Amazon Looks To Enter Luxury Fashion Space

Amazon Looks To Enter Luxury Fashion Space

Amazon is planning to launch a luxury fashion platform in the first half of this year, according to reports.

This isn’t Amazon’s first attempt at breaking into the luxury fashion market – the retail giant originally started trying in 2012, but was not successful.

Part of the problem the eCommerce brand’s image. Amazon struggles to sell high-end items next to rote objects like discount flashlights and bookshelves. This sort of placement has kept many luxury fashion brands away, even though Amazon has promised to not discount their items.

The new platform will work similarly to the concession model in department and specialty stores, where a brand will run a mini-shop inside a store.

Amazon’s new platform will give brands complete control over how the online space looks and feels, and what products they decide to sell. Participating brands will also have access to Amazon’s thorough and storied logistics network, which aids in speedy delivery and provides customer service.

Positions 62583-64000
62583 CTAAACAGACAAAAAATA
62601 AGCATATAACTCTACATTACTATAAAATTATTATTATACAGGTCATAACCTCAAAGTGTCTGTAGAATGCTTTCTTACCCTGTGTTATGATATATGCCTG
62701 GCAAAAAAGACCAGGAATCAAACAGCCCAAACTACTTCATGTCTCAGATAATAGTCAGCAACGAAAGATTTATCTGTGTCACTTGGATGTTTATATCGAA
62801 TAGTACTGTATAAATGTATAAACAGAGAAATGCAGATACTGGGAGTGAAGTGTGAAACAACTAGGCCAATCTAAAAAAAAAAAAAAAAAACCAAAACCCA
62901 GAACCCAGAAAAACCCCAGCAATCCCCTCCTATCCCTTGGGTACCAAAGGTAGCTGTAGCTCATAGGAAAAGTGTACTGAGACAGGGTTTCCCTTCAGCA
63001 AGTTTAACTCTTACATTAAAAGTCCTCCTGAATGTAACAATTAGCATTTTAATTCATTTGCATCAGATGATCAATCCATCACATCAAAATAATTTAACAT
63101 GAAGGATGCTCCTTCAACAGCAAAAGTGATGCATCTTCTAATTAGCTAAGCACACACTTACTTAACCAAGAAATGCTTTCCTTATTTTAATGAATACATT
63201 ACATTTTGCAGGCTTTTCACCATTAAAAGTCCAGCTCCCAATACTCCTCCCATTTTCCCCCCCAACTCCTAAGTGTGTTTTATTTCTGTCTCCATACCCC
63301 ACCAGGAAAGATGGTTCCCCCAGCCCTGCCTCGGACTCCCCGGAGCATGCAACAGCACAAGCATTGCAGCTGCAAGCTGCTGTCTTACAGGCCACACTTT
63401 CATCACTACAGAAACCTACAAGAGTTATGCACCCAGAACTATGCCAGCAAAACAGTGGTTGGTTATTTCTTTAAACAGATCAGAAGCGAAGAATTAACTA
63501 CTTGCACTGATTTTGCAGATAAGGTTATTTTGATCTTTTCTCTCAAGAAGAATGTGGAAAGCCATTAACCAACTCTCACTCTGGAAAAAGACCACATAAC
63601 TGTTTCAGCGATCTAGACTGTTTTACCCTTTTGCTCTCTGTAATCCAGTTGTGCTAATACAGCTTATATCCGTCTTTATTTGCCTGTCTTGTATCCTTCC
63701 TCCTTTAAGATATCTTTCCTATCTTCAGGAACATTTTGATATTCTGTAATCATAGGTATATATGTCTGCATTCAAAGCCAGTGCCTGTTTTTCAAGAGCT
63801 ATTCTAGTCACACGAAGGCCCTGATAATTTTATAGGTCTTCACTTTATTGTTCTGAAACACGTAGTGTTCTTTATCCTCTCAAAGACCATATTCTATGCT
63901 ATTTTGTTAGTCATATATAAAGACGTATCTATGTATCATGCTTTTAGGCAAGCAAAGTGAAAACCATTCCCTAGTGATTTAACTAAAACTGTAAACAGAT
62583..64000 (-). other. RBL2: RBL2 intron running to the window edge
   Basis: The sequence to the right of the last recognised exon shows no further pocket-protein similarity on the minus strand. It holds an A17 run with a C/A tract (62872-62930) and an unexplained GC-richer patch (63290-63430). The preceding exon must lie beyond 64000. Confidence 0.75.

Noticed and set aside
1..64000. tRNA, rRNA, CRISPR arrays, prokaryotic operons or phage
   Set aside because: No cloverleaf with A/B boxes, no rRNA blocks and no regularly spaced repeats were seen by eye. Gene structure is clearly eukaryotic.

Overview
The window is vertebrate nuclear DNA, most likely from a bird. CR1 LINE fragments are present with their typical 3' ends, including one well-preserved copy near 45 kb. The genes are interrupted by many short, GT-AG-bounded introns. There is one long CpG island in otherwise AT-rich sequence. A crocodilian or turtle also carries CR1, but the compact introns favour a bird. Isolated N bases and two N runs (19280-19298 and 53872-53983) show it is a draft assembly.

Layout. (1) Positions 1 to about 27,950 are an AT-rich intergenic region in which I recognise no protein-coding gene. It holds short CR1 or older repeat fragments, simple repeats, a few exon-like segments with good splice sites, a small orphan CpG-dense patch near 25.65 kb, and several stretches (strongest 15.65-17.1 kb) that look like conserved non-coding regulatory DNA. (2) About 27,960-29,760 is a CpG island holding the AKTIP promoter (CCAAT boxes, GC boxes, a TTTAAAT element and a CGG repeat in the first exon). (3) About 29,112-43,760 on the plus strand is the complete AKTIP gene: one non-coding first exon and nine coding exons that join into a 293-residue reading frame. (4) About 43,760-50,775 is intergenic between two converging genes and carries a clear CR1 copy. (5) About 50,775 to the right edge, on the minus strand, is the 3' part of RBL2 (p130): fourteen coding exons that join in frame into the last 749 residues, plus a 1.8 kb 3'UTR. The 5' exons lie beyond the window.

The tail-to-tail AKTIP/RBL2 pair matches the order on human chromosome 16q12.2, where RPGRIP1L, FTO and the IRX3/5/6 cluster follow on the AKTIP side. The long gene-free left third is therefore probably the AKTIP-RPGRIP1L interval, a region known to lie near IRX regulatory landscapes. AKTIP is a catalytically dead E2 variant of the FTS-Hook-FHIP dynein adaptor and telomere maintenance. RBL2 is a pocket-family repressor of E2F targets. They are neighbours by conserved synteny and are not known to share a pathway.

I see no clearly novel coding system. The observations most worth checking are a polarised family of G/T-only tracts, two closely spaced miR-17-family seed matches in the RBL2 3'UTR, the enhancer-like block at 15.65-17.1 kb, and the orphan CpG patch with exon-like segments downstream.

There are around 12 brands reportedly working with Amazon, each of which will be introduced individually. The site will be introduced in America before it goes international.

Amazon is creating a $100 million marketing campaign and is also constructing a large warehouse in Arizona.

The company’s new approach to luxury fashion is similar to Alibaba’s Tmall, which is a brand-to-consumer site with luxury brands. Tmall debuted the Luxury Pavilion, a place where brands can exist away from the main site, in 2017. It has a completely different feel and aesthetic than the main site, and is meant to help the brands maintain their own identities.

Luxury eCommerce is a huge source of growth for brands, and Amazon offers attractive incentives. The company has a built-in audience of 100 million subscribers, many of which skew to higher end-demographics in terms of financials.



The How We Shop Report, a PYMNTS collaboration with PayPal, aims to understand how consumers of all ages and incomes are shifting to shopping and paying online in the midst of the COVID-19 pandemic. Our research builds on a series of studies conducted since March, surveying more than 16,000 consumers on how their shopping habits and payments preferences are changing as the crisis continues. This report focuses on our latest survey of 2,163 respondents and examines how their increased appetite for online commerce and digital touchless methods, such as QR codes, contactless cards and digital wallets, is poised to shape the post-pandemic economy.